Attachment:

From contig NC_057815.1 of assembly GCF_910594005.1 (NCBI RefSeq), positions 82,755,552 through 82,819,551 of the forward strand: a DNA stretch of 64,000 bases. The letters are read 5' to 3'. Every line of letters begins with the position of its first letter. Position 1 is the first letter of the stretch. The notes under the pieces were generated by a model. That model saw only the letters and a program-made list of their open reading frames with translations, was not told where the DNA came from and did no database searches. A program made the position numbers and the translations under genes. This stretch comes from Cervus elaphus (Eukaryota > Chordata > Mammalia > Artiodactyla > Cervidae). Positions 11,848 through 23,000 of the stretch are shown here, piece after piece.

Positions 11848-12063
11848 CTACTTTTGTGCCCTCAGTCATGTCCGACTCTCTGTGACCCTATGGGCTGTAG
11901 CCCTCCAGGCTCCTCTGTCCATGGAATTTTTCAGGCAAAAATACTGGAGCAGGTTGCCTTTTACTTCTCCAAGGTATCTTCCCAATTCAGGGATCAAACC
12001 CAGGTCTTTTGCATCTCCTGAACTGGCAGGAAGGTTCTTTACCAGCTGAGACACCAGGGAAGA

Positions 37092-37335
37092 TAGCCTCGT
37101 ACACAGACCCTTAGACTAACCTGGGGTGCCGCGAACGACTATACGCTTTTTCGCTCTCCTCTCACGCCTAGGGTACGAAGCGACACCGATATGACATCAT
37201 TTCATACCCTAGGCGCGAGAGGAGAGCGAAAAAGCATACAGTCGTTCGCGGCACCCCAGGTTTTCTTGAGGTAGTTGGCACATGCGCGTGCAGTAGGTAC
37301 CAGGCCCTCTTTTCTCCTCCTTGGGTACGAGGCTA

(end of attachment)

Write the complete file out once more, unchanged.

From contig NC_057815.1 of assembly GCF_910594005.1 (NCBI RefSeq), positions 82,755,552 through 82,819,551 of the forward strand: a DNA stretch of 64,000 bases. The letters are read 5' to 3'. Every line of letters begins with the position of its first letter. Position 1 is the first letter of the stretch. The notes under the pieces were generated by a model. That model saw only the letters and a program-made list of their open reading frames with translations, was not told where the DNA came from and did no database searches. A program made the position numbers and the translations under genes. This stretch comes from Cervus elaphus (Eukaryota > Chordata > Mammalia > Artiodactyla > Cervidae). Positions 11,848 through 23,000 of the stretch are shown here, piece after piece.

Positions 11848-12063
11848 CTACTTTTGTGCCCTCAGTCATGTCCGACTCTCTGTGACCCTATGGGCTGTAG
11901 CCCTCCAGGCTCCTCTGTCCATGGAATTTTTCAGGCAAAAATACTGGAGCAGGTTGCCTTTTACTTCTCCAAGGTATCTTCCCAATTCAGGGATCAAACC
12001 CAGGTCTTTTGCATCTCCTGAACTGGCAGGAAGGTTCTTTACCAGCTGAGACACCAGGGAAGA

Positions 37092-37335
37092 TAGCCTCGT
37101 ACACAGACCCTTAGACTAACCTGGGGTGCCGCGAACGACTATACGCTTTTTCGCTCTCCTCTCACGCCTAGGGTACGAAGCGACACCGATATGACATCAT
37201 TTCATACCCTAGGCGCGAGAGGAGAGCGAAAAAGCATACAGTCGTTCGCGGCACCCCAGGTTTTCTTGAGGTAGTTGGCACATGCGCGTGCAGTAGGTAC
37301 CAGGCCCTCTTTTCTCCTCCTTGGGTACGAGGCTA